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UK Feb factory output falls for first time in almost a year
BRITISH manufacturing output fell unexpectedly in February, its first month-on-month drop in almost a year, adding to signs the economy may have slowed in the first quarter.
The official data, released on Wednesday along with figures for overseas trade, also showed another sharp drop in construction output, defying expectations for a small rebound after a severe downturn in January.
The pace of economic growth slowed slightly in 2017 as consumers suffered from higher inflation caused by a fall in sterling after June 2016's Brexit vote.
Overall, Wednesday's data mostly chimed with business surveys that suggest Britain's economy cooled further in early 2018, weighed down in part by snow storms in late February and early March.
Manufacturing output, which was a bright spot last year thanks to the strong global economy, fell 0.2 percent month-on-month in February after stagnating in January, the Office for National Statistics (ONS) said.
That marked the first drop since March 2017 and was worse than the consensus in a Reuters poll of economists that pointed to a 0.2 per cent rise.
British government bond futures briefly touched a session high after the data was released, while sterling slipped below US$1.42.
"The modest stimulus to growth from sterling's 2016 depreciation has begun to fade, while the global trade upswing has lost some momentum too," Samuel Tombs, an economist at consultancy Pantheon Macroeconomics, said.
He said the figures looked consistent with first-quarter economic growth of around 0.2 per cent quarter-on-quarter, weaker than the Bank of England's forecast of 0.3 per cent and the 0.4 per cent recorded in the last three months of 2017.
But the EEF manufacturing association said February's dip in manufacturing output looked "more like a temporary wobble than a turn for the worse".
The subdued figures will interest Bank of England officials who are widely expected to raise interest rates next month for only the second time since the 2008 financial crisis.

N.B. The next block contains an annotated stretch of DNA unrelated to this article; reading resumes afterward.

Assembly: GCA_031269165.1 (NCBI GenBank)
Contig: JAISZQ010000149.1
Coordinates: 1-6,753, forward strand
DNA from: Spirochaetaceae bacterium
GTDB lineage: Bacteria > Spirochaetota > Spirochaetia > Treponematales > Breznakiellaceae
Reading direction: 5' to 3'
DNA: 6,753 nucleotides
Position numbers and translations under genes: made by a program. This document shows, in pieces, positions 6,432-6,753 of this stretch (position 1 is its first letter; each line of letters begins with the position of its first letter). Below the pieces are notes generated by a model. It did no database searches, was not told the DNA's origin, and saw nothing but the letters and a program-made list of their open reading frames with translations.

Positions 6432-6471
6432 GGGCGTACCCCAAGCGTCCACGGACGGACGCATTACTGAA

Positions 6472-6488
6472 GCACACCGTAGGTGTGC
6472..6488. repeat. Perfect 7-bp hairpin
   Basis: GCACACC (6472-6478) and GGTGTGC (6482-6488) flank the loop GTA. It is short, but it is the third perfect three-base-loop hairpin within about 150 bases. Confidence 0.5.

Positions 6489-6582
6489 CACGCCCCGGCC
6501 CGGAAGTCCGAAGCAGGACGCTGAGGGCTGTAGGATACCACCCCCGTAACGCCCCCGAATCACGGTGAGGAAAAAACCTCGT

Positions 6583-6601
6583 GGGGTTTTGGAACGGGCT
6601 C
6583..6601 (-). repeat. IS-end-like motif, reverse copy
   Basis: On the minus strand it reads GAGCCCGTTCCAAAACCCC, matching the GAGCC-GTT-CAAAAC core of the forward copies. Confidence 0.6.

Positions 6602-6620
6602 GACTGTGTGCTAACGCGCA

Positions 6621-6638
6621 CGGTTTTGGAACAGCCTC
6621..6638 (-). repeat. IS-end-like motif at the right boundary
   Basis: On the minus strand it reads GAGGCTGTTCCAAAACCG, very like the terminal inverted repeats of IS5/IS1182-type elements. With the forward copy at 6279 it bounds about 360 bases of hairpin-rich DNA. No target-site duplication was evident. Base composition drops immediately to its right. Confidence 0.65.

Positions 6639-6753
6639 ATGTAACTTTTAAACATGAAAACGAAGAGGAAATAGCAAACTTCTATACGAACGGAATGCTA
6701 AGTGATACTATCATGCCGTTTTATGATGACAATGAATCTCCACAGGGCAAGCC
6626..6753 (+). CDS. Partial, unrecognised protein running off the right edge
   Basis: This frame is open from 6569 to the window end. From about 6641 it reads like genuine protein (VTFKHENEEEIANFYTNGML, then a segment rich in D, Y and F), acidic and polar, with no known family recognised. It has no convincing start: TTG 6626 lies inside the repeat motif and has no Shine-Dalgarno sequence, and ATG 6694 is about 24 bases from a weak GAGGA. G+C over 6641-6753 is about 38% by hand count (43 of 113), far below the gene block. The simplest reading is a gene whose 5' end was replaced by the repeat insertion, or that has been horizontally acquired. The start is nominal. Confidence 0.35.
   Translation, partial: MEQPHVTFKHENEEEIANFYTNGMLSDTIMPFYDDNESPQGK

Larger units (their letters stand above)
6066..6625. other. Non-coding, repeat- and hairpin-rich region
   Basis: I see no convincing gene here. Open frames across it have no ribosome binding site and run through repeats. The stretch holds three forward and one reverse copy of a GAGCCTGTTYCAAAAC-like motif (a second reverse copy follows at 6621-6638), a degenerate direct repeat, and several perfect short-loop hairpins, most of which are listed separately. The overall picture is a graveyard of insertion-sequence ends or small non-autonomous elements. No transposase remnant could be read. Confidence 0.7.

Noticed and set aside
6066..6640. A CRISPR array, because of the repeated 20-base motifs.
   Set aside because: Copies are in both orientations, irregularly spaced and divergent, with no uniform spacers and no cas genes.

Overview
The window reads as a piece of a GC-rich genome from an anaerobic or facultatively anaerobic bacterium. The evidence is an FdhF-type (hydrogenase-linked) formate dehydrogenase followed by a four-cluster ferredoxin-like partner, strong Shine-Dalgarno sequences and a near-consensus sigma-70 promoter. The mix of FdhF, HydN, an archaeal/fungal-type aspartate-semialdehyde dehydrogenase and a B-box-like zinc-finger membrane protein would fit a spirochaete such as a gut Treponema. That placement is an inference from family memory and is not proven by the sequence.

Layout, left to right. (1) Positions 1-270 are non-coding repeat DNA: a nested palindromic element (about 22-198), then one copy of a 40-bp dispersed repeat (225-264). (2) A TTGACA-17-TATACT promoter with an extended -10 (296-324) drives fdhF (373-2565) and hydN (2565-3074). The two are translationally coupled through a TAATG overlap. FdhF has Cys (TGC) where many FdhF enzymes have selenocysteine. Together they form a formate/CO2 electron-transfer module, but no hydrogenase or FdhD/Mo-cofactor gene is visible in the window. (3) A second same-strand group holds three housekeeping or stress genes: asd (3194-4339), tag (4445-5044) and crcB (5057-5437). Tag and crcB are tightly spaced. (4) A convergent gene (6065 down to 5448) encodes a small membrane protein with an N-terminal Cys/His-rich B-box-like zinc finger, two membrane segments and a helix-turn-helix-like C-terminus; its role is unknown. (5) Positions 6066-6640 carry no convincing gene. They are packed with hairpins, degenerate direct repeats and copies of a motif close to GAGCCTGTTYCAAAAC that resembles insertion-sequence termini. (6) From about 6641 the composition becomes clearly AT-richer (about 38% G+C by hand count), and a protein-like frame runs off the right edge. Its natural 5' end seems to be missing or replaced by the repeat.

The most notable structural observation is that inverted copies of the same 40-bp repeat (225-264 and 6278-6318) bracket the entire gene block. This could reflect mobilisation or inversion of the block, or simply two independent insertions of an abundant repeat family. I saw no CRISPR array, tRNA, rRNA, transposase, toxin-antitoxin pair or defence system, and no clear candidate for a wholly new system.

In February, the central bank raised its growth forecasts for Britain due to the improving global economy and said interest rates were likely to rise somewhat faster and to a slightly greater extent than it had expected in late 2017.
Manufacturing output was 2.5 per cent higher than its level in February 2017, again less than the 3.3 per cent Reuters poll consensus, the ONS said.
Overall industrial output, which combines manufacturing and energy production, rose 0.1 per cent in February, compared with a 1.3 per cent expansion in January and weaker than the 0.4 per cent consensus in the Reuters poll.
Industrial output accounts for 14 per cent of Britain's overall economic output.
Construction output in February dropped 1.6 per cent month-on-month after a 3.1 per cent plunge in January, confounding the consensus expectation for a 0.7 per cent rebound.
There was some anecdotal evidence that heavy snow in late February had hurt construction output, although the effect was difficult to quantify, the ONS said.
Separate figures on Britain's trade performance brought better news, however.
Britain's goods trade deficit with the rest of the world narrowed to 10.203 billion pounds (S$18.95 billion) in February from 12.228 billion pounds in January - the smallest gap since September and better than all forecasts in a Reuters poll which had pointed to a deficit of 11.95 billion pounds.
The fall reflected a sharp drop in imports rather than an improvement in exports, both in value and volume terms. REUTERS